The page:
who signs the timesheets?
- 0Aug 30, '10 by smartnurse1982You guys are so wonderful and I know you have never let me down when I asked a question.(unlike th e general disscussion board)
I was working on a 24 hour case and since I gave report to the oncoming nurse I had him sign it. After I turned in my paperwork,the agency calls and tells me the parents have to sign it.
It doesn't make sense to me. I thought the nurse should sign it since I gave report to him only. The parents were not even there. Also if the parents are there some nurses leave if the other nurse is late(for example,7am to 3pm nurse leaves child with parents at 3pm without waiting for the other nurse who shows up at 305pm) I thought on 24 hr cases you are not allowed to leave until the other nurse shows up,otherwise whsts the point of 24 hr care?
My other agency doesn't want parenrs to sign unless the nurse specifically gave report to them.
Does that sound odd?
I can't get paid until the parents sign but I really think it may be a legal issue to have someone sign whom I didn't give report to)
- 0Aug 30, '10 by kidsI get what you mean but your time slip has nothing to do with giving report.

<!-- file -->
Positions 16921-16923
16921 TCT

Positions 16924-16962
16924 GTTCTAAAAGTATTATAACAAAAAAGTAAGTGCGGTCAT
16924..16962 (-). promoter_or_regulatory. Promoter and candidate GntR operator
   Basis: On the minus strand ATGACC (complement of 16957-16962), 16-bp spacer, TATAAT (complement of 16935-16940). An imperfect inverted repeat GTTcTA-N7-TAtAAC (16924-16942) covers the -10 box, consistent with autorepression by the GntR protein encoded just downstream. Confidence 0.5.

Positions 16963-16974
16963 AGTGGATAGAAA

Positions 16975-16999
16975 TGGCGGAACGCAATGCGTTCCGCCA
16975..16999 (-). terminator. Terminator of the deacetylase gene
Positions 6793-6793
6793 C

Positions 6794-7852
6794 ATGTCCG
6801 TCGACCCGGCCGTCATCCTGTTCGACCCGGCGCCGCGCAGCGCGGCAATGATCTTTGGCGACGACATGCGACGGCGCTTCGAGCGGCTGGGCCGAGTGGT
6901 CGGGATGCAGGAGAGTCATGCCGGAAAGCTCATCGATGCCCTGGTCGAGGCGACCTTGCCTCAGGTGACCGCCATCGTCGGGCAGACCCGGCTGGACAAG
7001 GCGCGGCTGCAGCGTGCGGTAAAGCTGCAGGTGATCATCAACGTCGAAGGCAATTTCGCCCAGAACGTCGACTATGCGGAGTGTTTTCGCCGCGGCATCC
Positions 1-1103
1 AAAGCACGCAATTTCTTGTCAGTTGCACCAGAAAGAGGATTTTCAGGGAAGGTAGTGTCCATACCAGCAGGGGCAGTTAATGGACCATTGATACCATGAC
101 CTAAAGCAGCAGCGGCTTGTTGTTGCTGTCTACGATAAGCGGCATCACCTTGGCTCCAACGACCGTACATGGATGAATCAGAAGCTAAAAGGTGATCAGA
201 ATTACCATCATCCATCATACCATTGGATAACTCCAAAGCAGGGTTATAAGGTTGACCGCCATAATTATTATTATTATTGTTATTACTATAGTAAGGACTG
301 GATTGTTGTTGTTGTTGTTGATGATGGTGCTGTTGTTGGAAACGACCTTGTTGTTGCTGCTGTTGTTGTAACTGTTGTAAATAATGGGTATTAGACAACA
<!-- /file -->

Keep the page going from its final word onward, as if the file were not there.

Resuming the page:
The client or family member's signature on the time slip is their agreement that you worked the times listed.
One of the financial forms they probably signed at the start of care was their agreement that their signature on the time slip is an agreement to pay for the hours.
At my agency the time slip has to be signed by the client or a family member not another employee unless there is no other option.
- 0Aug 30, '10 by caliotter3If the parents are not there, the oncoming nurse may sign the sheet or you can write "patient unable to sign", if for some reason you are not leaving the patient in care of another (there are some exceptions when this might be the case). If the oncoming nurse is late, you wait, unless of course, the family is there. Then you report to the family and leave the patient in care of the family member. If the agency requires the family to sign the sheet and they are not there to sign it, you have an issue for the Labor Board. You may never return to the home, so then, how are you to be paid? When you leave a shift, there is to be no unfinished business, including your time sheet.
- 0Aug 31, '10 by caliotter3Quote from smartnurse1982This only explains who you gave report to and turned over the patient to. It makes it clear for legal purposes. Oncoming nurse, family member, or whoever, as the case may be. But that line does not take the place of the representative signature. Unless, they aren't there to sign it, then it is the oncoming nurse, "patient unable to sign", or "so and so not available to sign" or "whatever the case may be". This agency is messing with you.On some timesheets it says "reported off to and left in care" below the signature line.which is confusing.